NEW YORK — Microsoft CEO Steve Ballmer joined his counterpart from Taiwanese phonemaker HTC, CEO Peter Chou, on stage at an exhibition hall in Manhattan on Wednesday to announce what Ballmer called “HTC’s and Microsoft’s biggest endeavor yet”: Two new smartphone models, the HTC Windows Phone 8X and 8S.
The 8X is the larger and more powerful of the two, with a faster processor, a higher-resolution back camera and a 4.3-inch touchscreen, compared to the 4-inch screen found on its counterpart. The 8X also has a front-facing camera for videoconferencing, which the 8S lacks. Both phones will be available in the U.S. “in November” at Verizon, AT&T and T-Mobile, though no specific release date nor prices have been announced.
As the names indicate, both devices run Microsoft’s upcoming new Windows Phone 8 mobile operating system, a striking and unmistakable piece of software that relies on a series of multicolored “tiles” for navigating to apps and features, which Microsoft is hoping will be able to reverse its rapid decline in smartphone market share over the past three years.
HTC is also hoping that consumers will be swayed by one key unique feature: “Beats (by Dr. Dre)” brand audio playback, which isn’t found on other companies’ smartphones.
The release of HTC’s new phones comes on the heels of Apple’s recent unveiling of the new iPhone 5, which, despite lacking any major surprises, has gone on to sell 2 million units in its first day of pre-order availability, a new record for the company, making it an especially uphill battle for Microsoft and HTC.
Microsoft and HTC are both among those seeking to draw attention and consumers away from the smartphone market leaders: Apple’s iPhone and the growing list of running Google’s Android operating system, but manufactured by other parties such as South Korea’s Samsung.
No surprise then that the event on Wednesday, while officially hosted by HTC, was as much another introductory party for Windows Phone 8 as it was for HTC’s hardware.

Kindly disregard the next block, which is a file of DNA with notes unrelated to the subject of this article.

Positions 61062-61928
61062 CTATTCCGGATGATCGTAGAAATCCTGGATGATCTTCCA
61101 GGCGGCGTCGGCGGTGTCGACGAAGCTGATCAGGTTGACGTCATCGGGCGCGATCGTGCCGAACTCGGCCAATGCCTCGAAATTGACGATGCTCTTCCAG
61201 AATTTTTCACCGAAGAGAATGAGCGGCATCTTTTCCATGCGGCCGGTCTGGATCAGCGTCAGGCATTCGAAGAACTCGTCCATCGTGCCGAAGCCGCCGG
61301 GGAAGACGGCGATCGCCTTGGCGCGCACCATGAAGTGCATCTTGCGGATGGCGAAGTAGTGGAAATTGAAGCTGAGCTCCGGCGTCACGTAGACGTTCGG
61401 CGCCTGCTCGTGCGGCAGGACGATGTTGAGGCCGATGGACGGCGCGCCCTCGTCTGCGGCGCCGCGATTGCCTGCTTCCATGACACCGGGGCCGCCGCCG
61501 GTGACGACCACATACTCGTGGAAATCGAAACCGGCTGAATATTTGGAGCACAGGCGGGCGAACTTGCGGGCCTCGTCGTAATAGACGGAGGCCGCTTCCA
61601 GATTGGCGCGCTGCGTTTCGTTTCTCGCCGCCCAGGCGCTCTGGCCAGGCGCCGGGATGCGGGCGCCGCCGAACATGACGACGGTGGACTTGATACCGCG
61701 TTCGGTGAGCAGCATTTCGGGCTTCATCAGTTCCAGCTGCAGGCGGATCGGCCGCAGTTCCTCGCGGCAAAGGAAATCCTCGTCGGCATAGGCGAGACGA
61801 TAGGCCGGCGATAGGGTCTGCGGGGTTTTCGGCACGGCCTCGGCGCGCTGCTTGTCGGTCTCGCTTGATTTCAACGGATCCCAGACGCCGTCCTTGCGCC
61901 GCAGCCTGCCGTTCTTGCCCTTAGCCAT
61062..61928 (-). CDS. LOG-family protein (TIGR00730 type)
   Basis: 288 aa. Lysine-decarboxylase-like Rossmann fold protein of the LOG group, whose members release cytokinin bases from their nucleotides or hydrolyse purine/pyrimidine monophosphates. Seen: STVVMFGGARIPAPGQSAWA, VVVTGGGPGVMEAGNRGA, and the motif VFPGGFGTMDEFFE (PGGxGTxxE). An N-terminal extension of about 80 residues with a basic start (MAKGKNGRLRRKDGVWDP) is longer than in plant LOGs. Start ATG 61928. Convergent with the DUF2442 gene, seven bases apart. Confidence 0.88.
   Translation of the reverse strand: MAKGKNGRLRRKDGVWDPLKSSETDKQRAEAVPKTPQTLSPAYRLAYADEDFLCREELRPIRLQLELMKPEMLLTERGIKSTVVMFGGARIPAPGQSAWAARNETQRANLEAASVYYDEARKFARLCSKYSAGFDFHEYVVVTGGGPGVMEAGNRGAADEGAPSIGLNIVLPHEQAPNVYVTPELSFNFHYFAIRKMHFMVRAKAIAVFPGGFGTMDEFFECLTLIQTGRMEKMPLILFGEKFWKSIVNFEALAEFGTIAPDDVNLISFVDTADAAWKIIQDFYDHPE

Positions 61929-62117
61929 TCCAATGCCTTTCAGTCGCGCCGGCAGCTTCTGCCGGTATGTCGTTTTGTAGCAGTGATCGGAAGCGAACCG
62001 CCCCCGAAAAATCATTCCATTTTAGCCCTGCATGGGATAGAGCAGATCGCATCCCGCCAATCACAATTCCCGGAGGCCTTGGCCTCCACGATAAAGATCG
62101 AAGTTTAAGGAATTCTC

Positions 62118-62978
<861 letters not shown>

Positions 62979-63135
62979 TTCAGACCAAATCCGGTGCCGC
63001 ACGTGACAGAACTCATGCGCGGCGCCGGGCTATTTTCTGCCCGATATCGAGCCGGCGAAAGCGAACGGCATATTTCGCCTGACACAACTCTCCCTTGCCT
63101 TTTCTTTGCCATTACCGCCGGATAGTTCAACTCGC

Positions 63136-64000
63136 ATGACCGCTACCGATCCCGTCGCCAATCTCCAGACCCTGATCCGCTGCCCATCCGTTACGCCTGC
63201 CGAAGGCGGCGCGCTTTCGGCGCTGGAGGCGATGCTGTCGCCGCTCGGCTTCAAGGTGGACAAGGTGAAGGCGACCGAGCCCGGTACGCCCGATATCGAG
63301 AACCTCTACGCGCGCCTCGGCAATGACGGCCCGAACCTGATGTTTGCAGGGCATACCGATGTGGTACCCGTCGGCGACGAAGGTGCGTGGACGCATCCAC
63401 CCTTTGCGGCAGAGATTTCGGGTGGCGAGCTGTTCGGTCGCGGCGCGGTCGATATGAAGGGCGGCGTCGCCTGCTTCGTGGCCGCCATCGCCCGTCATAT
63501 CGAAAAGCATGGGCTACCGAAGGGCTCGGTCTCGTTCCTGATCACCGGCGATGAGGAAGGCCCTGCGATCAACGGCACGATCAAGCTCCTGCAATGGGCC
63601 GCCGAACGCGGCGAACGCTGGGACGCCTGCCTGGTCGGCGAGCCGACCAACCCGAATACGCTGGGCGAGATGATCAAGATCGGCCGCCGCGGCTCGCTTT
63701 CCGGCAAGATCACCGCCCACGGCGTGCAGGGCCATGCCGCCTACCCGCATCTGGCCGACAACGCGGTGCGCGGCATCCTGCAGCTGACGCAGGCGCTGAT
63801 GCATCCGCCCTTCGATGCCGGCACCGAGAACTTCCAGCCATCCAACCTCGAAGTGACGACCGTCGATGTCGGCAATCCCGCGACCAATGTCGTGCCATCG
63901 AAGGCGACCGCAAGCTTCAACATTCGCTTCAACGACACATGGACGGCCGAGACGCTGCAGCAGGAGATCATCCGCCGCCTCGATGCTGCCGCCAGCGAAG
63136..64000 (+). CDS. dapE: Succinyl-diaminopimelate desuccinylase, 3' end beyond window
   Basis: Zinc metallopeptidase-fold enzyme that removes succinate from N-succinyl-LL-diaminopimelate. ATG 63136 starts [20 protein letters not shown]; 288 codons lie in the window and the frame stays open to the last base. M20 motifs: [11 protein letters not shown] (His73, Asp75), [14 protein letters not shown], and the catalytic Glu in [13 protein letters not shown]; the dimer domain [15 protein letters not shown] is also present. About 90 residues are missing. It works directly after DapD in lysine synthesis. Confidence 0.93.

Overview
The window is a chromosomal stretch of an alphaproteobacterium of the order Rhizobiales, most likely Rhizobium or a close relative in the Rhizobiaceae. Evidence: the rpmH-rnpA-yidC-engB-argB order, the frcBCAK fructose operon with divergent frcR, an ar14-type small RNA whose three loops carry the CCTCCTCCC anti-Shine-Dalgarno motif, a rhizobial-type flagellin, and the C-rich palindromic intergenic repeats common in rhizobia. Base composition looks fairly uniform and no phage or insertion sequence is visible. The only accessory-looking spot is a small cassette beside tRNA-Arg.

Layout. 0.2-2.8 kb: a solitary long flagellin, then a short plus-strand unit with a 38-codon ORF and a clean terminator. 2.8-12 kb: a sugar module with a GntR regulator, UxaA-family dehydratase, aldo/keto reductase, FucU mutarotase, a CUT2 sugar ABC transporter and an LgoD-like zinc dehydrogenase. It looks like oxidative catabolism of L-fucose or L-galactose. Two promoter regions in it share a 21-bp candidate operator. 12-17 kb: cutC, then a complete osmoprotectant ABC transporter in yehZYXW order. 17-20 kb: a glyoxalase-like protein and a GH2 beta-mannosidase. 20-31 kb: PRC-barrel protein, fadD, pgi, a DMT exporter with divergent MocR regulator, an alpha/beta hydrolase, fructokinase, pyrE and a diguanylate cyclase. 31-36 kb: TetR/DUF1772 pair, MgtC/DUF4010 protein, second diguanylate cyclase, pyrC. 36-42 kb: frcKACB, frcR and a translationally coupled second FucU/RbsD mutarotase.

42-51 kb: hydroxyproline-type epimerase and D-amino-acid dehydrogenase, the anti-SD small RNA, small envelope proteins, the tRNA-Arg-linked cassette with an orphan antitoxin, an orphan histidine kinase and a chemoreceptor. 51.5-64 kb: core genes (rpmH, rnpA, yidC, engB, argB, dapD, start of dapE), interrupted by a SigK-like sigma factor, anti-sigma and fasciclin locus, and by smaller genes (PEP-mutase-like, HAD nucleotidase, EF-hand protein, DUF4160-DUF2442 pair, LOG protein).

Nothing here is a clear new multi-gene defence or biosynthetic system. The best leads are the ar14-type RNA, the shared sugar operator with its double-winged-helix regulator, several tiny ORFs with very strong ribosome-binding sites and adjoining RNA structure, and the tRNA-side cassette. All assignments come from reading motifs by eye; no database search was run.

“HTC is basically naming the phones ‘Windows Phone,’ in lieu of another sub-brand,” said Ross Rubin, principal analyst and founder of market research firm Reticle Research, in a phone interview with TPM, “They [HTC] are clearly positioning themselves as investing more in this operating system.”
HTC executives said that they used Microsoft’s Windows Phone 8 operating system as the inspiration for the physical design of the new HTC 8X and 8S phones themselves.
“The results are phones that are perfect 3D embodiment of the simple, pure design of the [Windows Phone 8] tile,” said Scott Croyle, HTC’s head of design.
It shows in some obvious aspects: The phones are each available in a variety of four bright colors, evocative of the Windows Phone 8’s multicolored, customizable tiles, and they are both sleek and minimalistic, with buttons flush with the rest of the phone bodies (“no bumps or protrusions,” as Coyle put it). Here’s a promotional image of the two-toned HTC Windows Phone 8S:
Yet HTC itself makes one of the best-reviewed smartphones running Google’s Android, the HTC One X, an uneasy balancing act that indicates the company isn’t betting the farm on Windows Phone 8, or necessarily devoting the full efforts of its phone design and manufacturing resources toward it.
“I certainly think both Google and Microsoft would like to see companies commit as much as attention and resources as they can to designing developing and marketing and selling their own operating systems,” Rubin said.
That said, both Google and Microsoft each have their own exclusive phone manufacturers: Motorola in the case of Google, as Google just completed its $12.5 billion acquisition of the company in May; Nokia in the case of Microsoft, as those two companies have an exclusive joint venture.
But Nokia’s partnership with Microsoft hasn’t borne much fruit for either company yet: Their first exclusive smartphone, the Nokia Lumia 900, hasn’t sold very well, but both companies are plowing ahead with another attempt, the Nokia Lumia 920 and 820, unveiled just two weeks ahead of the HTC Windows Phones.
Despite or because of that, the new HTC Windows Phones may be the best attempt yet by Microsoft and any of its hardware partners to steal the thunder away from Apple iPhone and Google’s Android phones, if only because unlike Nokia, HTC actually gave some concrete buying information to consumers: Where the phones would be available and roughly when, which is still more than can be said of Nokia’s new Lumias, though recent reports have suggested they too will be available in November in the U.S.
“Having HTC say a phone will be available on Verizon or T-Mobile establishes in the mind of a customer of those carriers, ‘Hey this is going to be an option for me,’” Rubin told TPM. “Whereas for Nokia, a carrier customer might be interested in handset but doesn’t know whether its going to be available or not, or whether they should wait for it or not, and that may be a limiting factor.”
Still, when it comes down to it, Microsoft and its Windows Phone 8 partners may all be battling for a second place finish to the iPhone when it comes to individual phone handset models.
“They’re trying to build up the [Windows Phone 8] ecosystem,” Rubin said of the companies. “They’re trying to steal share away from Android more so than the iPhone.”